The ministry is reviewing the Municipal Conflict of Interest Act, and is considering Justice Cunningham’s recommendations as well as stakeholder
In the wake of the allegations regarding Mr. Ghomeshi, Premier Wynne has called for a review of sexual harassment rules in Ontario. While employees of broadcasters like the CBC generally fall under the jurisdiction of the Federal Canada Labour Code (and therefore Premier Wynne has limited power over the CBC), the situation has served as “lightning rod” for discussion – and probably one that is much needed. Before we discuss whether an overhaul is required, what’s the current state of the law? Currently, sexual harassment can be a criminal offence under the Criminal Code, an offence under . . . [more]
The law library team at my firm spends a good chunk of time monitoring legislation. It is our role to alert our colleagues, and in some cases our firm clients directly, with information about new legislation and changes to existing legislation. We like to be proactive so we also do our best to chase down “what is coming down the pipe”.
Rumours, innuendo, a couple of very good Alberta political watch newsletters and, increasingly, public consultations.
Public consultations are a way for government to ask before creating complex legislation that might be difficult to implement or enforce without significant voluntary . . . [more]
The facts of the case are relatively straight forward.
The vendor signed a listing agreement with Ariston Realty Corp. (“Ariston”). The listing agreement contained a holdover clause which provided that the vendor would pay Ariston a commission of 5% of the sale price in the event that the property was sold within six months after the expiry of the listing agreement to any party to whom Ariston introduced the property . . . [more]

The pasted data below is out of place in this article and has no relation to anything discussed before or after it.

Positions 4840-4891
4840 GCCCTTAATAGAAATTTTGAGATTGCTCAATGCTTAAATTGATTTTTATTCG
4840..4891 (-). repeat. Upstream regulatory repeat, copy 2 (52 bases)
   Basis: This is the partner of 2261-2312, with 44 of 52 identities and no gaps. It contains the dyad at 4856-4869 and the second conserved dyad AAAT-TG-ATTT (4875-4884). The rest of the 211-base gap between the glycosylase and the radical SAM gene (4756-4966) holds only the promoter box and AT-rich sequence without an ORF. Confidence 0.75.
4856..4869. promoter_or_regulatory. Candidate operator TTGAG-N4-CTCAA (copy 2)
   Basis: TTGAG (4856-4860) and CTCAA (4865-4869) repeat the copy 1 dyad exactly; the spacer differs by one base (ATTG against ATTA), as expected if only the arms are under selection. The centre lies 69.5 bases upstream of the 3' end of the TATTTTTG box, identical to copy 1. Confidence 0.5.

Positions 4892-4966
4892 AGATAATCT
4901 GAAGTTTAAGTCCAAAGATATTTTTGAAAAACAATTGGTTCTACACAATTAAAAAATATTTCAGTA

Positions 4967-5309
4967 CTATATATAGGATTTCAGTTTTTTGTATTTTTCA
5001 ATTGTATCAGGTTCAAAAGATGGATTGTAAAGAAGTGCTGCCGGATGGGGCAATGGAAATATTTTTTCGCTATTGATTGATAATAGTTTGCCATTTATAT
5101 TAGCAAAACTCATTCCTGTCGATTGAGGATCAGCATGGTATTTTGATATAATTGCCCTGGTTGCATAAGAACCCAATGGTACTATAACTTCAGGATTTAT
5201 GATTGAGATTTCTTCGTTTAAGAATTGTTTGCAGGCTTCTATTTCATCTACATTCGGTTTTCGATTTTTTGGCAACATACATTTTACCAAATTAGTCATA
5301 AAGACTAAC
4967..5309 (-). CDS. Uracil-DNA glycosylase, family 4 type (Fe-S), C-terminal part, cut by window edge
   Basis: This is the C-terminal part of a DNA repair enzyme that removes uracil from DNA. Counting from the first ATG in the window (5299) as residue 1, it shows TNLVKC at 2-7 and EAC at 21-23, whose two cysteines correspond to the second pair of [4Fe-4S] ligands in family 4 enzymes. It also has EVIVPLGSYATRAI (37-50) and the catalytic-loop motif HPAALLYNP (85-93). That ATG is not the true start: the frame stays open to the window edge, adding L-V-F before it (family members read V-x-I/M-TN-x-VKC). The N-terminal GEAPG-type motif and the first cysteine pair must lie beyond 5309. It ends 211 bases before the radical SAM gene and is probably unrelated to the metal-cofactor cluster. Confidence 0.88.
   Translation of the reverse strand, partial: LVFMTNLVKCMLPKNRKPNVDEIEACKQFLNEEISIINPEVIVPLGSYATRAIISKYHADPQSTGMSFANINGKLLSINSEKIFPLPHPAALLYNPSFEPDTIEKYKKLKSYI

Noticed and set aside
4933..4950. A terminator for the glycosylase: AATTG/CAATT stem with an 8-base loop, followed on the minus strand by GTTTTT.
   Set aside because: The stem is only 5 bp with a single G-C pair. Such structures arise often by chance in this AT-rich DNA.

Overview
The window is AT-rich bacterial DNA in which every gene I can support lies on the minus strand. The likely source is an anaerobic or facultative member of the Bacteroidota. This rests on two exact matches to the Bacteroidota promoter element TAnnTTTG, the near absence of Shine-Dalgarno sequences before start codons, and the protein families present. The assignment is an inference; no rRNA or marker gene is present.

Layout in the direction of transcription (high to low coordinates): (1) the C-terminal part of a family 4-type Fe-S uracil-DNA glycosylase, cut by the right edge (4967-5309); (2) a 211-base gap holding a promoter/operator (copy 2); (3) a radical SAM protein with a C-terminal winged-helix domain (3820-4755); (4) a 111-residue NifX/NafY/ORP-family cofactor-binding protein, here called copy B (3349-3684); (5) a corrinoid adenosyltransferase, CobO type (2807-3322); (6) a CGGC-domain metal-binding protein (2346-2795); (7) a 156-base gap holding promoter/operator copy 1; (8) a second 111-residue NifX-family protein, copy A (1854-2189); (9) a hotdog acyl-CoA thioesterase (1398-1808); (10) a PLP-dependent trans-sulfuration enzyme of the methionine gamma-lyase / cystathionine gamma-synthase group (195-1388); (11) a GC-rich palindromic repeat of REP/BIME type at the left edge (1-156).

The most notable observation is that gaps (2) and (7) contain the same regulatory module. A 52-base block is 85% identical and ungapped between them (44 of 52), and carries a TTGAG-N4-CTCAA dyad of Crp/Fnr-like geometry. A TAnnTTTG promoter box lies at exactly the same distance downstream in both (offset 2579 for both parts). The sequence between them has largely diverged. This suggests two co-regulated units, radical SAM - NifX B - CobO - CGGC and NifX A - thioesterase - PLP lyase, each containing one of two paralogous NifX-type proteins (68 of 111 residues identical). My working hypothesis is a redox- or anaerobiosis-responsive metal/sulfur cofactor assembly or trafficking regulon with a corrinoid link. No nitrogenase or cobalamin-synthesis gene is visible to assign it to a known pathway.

On 30 October 2014 the UK Court of Appeal released a decision that is likely to send a frisson of fear down the spine of governments everywhere.
The Court allowed the appellants Abdul Hakim Belhaj and his wife Fatima Boudchar to sue the British Secret Intelligence Service and the Minister responsible for it at the material time, for a declaration of illegality and for damages.
The claim alleges that the respondents participated in the unlawful abduction, detention and rendition of Mr Belhaj and Ms Boudchar to Libya, where they were imprisoned and tortured.
No determination has yet been made on . . . [more]
The Canadian Charter of Rights and Freedoms has been described as a symbol of Canadian identity. It is a fundamental part of our constitution, yet the notion of protecting our rights and freedoms is something which is often misunderstood.
In 1983, soon after the Charter‘s inception, Peter Russell described the notion of protection as something which was often explained as either present or not. Instead, as he stated in his article, “The Political Purposes of the Canadian Charter of Rights and Freedoms,”
. . . [more]
…in our actual civic experience we do not encounter these rights and freedoms in such a zero-sum